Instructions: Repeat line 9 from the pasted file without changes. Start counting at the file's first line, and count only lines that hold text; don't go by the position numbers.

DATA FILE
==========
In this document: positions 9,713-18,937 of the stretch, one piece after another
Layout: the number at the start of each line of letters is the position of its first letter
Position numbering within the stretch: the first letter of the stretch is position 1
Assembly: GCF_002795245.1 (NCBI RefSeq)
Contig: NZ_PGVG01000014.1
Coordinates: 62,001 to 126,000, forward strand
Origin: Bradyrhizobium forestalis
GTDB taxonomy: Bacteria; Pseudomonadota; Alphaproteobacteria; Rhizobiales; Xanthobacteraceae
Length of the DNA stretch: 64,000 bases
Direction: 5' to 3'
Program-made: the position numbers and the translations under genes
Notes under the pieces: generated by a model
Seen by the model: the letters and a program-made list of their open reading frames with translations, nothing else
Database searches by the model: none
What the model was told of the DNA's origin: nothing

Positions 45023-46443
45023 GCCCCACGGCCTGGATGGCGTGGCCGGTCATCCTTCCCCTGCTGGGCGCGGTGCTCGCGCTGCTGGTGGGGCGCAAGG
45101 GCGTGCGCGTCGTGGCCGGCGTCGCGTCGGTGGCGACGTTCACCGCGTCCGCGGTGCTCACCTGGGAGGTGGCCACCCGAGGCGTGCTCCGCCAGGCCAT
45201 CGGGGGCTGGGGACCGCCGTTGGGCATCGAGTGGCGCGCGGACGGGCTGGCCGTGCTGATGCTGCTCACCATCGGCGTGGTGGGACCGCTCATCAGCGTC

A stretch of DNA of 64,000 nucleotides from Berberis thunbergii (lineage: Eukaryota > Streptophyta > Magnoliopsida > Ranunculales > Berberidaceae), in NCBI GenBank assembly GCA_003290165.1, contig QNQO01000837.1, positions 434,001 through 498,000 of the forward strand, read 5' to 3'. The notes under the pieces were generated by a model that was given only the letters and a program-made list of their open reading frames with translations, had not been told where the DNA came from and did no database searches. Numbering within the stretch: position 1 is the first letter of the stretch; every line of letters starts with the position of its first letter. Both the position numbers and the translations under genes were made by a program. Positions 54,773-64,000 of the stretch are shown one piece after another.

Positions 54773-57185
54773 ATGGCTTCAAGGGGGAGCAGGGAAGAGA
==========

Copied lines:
Length of the DNA stretch: 64,000 bases